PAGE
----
Tax on Inherited Stock

by Alexis Lawrence ; Updated April 19, 2017

When you inherit stock, you do not have to pay any taxes on the stock as long as you keep the stock as shares. However, once you cash in the stock, you do have to pay taxes on the stock as you would any other income source. Stock taxes, however, do not generally carry the same tax burden as other income.

The Exception

Even if you keep inherited stock as shares and do not receive payment from selling the stock, you still have a tax liability if you receive dividends. If you receive any cash dividends from your shares of inherited stock in a tax year, you must declare those dividends on your tax return. Unlike profits made from selling a stock, dividends do count as “income” for tax purposes, and, therefore, are taxed at your normal income tax rate, as determined by your adjusted gross income for the year.

Selling Stock

If you sell inherited stock, you must pay taxes on all of the profits from that stock received in the same tax year in which you sell the stock. These profits are subject to capital gains tax. A capital gain is any earning that you make off of an investment, including stock profits. Unlike dividends, which are treated like income for tax purposes, the capital gains from a stock sale must be declared separately on your tax return.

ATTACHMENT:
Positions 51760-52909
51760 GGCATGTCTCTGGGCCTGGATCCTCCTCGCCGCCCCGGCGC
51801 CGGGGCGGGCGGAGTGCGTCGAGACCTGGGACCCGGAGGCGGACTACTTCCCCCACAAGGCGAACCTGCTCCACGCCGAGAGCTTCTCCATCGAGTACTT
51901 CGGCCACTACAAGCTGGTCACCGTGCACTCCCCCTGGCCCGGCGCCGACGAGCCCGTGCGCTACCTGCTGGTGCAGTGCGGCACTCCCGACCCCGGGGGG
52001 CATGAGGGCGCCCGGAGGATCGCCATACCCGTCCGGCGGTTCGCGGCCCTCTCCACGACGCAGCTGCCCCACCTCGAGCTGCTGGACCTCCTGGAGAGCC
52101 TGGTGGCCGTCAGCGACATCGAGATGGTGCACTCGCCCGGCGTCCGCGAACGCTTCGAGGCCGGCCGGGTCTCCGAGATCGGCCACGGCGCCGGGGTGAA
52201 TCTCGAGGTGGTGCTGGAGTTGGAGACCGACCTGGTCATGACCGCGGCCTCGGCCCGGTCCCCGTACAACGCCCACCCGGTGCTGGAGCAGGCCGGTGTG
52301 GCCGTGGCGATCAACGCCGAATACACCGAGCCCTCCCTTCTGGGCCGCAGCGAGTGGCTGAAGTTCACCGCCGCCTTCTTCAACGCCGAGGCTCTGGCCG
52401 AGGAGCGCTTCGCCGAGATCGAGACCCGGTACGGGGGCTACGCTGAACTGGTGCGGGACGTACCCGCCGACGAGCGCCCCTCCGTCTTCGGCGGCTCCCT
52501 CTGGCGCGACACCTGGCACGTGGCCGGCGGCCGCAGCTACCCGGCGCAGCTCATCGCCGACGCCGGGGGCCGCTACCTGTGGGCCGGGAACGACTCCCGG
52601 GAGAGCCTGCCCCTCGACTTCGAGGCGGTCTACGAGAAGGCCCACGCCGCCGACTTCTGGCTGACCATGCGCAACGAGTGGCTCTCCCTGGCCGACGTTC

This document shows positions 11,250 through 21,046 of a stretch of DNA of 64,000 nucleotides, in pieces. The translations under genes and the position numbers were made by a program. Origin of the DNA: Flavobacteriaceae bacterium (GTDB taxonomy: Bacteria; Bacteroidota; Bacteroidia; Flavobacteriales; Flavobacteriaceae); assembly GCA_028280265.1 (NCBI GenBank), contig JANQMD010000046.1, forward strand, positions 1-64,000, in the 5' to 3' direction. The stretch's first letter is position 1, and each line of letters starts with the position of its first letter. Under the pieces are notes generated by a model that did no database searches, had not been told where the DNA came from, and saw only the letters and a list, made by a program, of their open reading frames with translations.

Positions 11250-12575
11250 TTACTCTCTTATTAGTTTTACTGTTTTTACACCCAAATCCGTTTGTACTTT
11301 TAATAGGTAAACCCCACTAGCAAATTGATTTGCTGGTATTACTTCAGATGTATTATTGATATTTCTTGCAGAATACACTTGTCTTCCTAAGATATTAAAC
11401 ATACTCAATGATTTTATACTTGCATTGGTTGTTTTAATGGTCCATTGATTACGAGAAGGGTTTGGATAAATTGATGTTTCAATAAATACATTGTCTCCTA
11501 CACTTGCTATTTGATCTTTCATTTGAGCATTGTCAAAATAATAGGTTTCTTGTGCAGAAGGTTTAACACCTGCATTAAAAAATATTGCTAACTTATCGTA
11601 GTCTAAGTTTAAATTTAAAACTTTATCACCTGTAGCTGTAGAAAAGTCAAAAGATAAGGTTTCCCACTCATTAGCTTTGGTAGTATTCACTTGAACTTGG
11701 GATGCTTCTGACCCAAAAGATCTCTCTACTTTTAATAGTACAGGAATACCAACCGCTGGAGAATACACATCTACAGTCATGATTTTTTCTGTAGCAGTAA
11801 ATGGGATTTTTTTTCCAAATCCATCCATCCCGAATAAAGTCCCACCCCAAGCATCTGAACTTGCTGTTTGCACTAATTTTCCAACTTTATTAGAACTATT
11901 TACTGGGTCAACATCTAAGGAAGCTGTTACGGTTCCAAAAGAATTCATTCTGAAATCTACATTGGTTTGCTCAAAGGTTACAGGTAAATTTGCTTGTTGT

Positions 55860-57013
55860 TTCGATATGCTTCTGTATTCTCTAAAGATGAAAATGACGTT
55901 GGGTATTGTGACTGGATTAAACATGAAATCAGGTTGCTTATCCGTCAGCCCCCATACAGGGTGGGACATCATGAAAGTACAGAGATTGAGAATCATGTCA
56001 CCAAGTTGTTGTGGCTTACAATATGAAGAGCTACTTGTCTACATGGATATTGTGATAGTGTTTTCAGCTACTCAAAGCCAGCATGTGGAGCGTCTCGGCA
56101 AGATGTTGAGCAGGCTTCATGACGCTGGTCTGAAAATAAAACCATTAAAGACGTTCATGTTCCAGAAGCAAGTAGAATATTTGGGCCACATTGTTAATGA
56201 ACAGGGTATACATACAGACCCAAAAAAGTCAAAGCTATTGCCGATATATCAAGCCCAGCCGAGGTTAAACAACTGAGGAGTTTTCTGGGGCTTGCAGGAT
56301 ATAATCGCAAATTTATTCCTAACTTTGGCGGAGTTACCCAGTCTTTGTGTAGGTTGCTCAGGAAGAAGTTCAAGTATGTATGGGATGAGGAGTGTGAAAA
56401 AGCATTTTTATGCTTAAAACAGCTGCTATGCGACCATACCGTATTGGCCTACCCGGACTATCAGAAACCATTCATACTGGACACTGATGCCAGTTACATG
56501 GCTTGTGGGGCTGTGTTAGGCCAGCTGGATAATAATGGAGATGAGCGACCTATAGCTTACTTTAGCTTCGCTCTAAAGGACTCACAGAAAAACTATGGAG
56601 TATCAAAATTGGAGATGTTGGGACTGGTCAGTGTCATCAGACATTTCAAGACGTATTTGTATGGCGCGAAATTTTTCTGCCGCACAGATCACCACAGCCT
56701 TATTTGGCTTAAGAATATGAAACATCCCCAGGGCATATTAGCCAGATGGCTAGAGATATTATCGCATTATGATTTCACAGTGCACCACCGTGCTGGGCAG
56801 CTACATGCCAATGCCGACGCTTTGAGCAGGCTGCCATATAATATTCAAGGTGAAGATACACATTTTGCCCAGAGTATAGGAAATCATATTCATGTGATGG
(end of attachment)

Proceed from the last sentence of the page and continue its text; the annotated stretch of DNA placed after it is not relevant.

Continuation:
Declaring Capital Gains

The separation of capital gains from standard income is a positive separation as far as your tax liability is concerned. The maximum tax rate for a capital gain from stock, as of the time of publication, is 15 percent, far below many income tax rates. To declare capital gains on your tax return, you need to fill out Schedule D of your 1040, which is labeled “Capital Gains and Losses.” This section of the tax return corresponds to line item 13 on the main 1040 form.

Determining Tax Profits

When you inherit a stock, the value of the stock on the date of the death of the person from whom you inherited that stock determines your tax liability. Even if the original owner purchased the stock for $300 and the stock value is $1000 when you receive the stock, you do not pay tax on the increase. If you sell the stock that was worth $1000 when you inherited it for $1500 at a later date, you pay taxes on the $500 that it gained in value during your ownership of the stock. Any earnings during the original owner's life are not taxed.

About the Author

Alexis Lawrence is a freelance writer, filmmaker and photographer with extensive experience in digital video, book publishing and graphic design. An avid traveler, Lawrence has visited at least 10 cities on each inhabitable continent. She has attended several universities and holds a Bachelor of Science in English.